CiviCRM stumbled into my life back in 2007 when I was evaluating future products for the closed source consultancy who employed me. Who decided to look into open source? Well that was me! I’d been in IT for a while and could see the changes in software were coming, no longer were the niche technology stacks that giants such as Oracle and Microsoft owned proving to barriers, instead open technology and the power of the enthusiast guided by the brilliant were taking shape. Back in 2007 CiviCRM reminded me of an Atari in the CRM sector full of Playstations. But there was one outstanding factor, the Atari had been produced using Open Source, meaning that its growth potential was huge. Together with the fact that it was, at the time, wedded to Drupal for the most part meant it had the perfect launch pad to make it serious contender when it came to software selection.
That was all of 8 years ago, since then a lots happened in both the CiviCRM world and in mine! Most notably reaching 10k installs for CiviCRM and coincidentally Veda taking on their 10th employee! As with any such stats they tell a story, not only is the reach of CiviCRM extending but CiviCRM shops are also maturing, staying the course as you might say.
The reason CiviCRM is extending its reach to end users is a subject I’m not qualified to talk about, but I thought it would be interesting to look why I’ve managed to stick around in the CiviCRM space, being a person with a very short attention span, for over 8 years.
So here goes (note that the list is in no particular order);
The user base
Primarily the user base of CiviCRM is not-for-profit driven and personally for me this is one of the fundamental drivers for keeping my energy and enthusiasm up. I guess I feel more responsible knowing that the funds being invested could have been used directly for the cause so therefore the investment in technology becomes all the more important. Another aspect of the user base is the variations from micro charities to one
Changing the world (well ok, lets concentrate on the CRM world)
Everyone wants to feel as though they are doing something worthwhile and the definition of “worthwhile” has varying sources for all. For me its the feeling that I can make a difference to a almost infinite number of users by releasing extensions, core code enhancements or even by a simple bug fix. I think it’s important to iterate that we’re not talking customers here but users, the atomic piece of work is not just for my circle, its for the world. Some of you may remember a post I published when we launched the Gift Aid Online functionality within which I shared how I found out that our local temple was using the extension we had written. For me it just highlighted that we shouldn’t underestimate how far into the world we can reach and help those that otherwise would have to invest their hard earned capital into closed source projects.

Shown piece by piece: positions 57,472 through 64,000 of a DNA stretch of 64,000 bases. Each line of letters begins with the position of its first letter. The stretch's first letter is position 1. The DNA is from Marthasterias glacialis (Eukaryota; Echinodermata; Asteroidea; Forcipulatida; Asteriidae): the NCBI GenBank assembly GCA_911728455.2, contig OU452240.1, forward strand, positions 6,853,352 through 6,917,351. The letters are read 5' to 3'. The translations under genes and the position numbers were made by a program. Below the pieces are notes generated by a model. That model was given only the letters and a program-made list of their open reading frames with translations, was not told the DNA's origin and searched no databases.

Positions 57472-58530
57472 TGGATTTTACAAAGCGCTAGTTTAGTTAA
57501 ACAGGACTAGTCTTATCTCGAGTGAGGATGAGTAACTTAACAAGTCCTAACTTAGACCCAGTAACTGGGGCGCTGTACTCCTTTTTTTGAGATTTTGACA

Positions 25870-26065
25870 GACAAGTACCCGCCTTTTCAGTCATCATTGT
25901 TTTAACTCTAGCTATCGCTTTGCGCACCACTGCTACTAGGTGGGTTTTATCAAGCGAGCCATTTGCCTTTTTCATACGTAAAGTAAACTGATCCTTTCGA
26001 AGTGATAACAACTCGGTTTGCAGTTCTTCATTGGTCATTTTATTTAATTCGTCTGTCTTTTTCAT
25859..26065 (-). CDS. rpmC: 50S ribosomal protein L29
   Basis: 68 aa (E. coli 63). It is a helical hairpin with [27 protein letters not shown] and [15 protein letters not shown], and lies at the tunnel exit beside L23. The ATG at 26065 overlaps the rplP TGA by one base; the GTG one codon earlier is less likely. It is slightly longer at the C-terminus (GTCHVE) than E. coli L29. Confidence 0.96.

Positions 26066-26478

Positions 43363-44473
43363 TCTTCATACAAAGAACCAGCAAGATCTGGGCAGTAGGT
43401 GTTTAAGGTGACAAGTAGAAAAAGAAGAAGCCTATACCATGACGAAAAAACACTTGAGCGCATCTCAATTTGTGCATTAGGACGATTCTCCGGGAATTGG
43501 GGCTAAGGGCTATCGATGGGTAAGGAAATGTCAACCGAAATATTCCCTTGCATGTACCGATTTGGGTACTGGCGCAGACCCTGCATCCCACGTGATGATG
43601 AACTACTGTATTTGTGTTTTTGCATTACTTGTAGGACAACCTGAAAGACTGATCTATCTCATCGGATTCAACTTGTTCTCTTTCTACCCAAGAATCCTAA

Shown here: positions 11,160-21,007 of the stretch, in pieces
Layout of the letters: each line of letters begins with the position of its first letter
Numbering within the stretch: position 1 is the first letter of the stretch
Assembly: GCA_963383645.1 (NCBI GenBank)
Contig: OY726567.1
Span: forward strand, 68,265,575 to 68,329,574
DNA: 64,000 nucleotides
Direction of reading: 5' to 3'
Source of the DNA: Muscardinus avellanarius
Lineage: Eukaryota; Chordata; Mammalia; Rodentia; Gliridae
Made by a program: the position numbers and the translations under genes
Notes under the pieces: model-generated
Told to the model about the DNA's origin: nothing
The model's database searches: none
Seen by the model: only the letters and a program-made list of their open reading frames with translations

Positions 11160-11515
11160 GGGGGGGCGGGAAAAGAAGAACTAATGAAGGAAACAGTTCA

The pace of change
For those that have been in the project a while, the pace is pretty frantic right? The collaborative approach of open source has the tell tale sign of rapid growth when the community behind it is active. So the true reason for sticking around the symptom is that there is a very healthy community. One that's not afraid to tackle all aspects of the project, from funding through to bug fixes and technical direction.
Inspired by the brilliant
Funnily enough this is the section that I really didn’t know what to do about. I wanted to mention a lot of names but also knew I’d probably miss a few off and might cause offence. So I think I’ll play it safe, there are many brilliant people in the project, striving to do the best they can and tirelessly working to making it happen. I cant emphasise this enough, sometimes I’m in awe of how they get the energy to do what they do whilst keeping doing their jobs so to speak. I know its something I struggle with, taking weeks if not months to reply to emails on occasion and to all those I apologise. A key aspect to note here is the brilliance is not restricted to the providers, it stretches deeply into the user sphere too. It’s an absolute inspiration to me and makes me want to give everything I can to the project.
I’m sure there are plenty more reasons that keep me going but I do need to bring this post to an end in a coherent manner! I think the message I’m trying to get across is that yes, paying the bills and making a living is important, but for me its not just about the numbers. Its much much more than that and I feel that the more tech shops we can reach out to that get the message can only help grow the community.
Ditto! Four great reasons why we're involved in the CiviCRM community too.
Good job Parvez.